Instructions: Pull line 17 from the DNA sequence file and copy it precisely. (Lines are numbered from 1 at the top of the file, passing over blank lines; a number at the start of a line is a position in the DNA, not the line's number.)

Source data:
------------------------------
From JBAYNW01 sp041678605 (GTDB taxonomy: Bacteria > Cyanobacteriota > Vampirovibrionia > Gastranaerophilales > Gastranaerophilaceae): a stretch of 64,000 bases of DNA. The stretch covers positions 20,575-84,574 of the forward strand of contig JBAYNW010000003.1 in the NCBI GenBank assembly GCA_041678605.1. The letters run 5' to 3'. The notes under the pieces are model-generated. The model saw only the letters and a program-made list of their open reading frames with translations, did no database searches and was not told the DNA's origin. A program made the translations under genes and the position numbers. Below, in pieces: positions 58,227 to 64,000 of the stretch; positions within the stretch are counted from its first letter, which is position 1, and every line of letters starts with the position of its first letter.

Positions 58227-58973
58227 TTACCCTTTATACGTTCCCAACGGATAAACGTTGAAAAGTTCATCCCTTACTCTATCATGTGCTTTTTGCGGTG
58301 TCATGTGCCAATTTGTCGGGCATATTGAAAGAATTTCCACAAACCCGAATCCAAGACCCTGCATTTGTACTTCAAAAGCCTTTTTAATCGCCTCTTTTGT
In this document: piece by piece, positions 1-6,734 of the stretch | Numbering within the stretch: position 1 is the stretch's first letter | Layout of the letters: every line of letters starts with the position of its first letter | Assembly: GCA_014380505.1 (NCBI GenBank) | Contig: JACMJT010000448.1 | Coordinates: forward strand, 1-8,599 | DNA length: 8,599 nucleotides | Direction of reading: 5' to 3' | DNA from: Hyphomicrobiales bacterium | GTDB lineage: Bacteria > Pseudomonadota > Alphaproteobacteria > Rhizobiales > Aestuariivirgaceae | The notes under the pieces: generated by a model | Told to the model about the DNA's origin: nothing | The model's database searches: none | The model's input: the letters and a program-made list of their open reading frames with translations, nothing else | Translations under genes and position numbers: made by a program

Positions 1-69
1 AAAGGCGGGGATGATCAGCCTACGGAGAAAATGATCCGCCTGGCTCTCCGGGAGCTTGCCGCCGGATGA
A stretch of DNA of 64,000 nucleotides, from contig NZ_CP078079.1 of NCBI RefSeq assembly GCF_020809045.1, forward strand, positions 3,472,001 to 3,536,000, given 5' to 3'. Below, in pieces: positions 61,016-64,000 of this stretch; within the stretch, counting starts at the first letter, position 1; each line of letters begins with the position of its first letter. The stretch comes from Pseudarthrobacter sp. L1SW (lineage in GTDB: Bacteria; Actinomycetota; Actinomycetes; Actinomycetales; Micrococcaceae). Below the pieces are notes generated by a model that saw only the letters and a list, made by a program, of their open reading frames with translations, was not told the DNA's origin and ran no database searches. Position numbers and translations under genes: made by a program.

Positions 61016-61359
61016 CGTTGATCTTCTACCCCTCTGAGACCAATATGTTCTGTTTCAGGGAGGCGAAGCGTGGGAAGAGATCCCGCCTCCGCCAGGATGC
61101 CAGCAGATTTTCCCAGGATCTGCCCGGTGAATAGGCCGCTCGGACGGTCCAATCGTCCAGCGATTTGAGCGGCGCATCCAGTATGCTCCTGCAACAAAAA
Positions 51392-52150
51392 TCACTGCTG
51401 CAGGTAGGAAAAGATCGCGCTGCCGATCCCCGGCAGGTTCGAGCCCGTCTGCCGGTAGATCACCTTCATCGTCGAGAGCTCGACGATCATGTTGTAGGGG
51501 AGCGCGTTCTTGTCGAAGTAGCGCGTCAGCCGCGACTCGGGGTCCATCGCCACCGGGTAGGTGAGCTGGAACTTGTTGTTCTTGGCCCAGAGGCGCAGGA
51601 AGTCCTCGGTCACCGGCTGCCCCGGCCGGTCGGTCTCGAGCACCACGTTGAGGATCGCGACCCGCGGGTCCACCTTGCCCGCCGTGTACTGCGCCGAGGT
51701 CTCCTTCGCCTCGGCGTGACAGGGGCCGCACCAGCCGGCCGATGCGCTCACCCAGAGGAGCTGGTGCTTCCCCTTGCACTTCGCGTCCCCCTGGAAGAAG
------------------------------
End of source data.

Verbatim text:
51701 CTCCTTCGCCTCGGCGTGACAGGGGCCGCACCAGCCGGCCGATGCGCTCACCCAGAGGAGCTGGTGCTTCCCCTTGCACTTCGCGTCCCCCTGGAAGAAG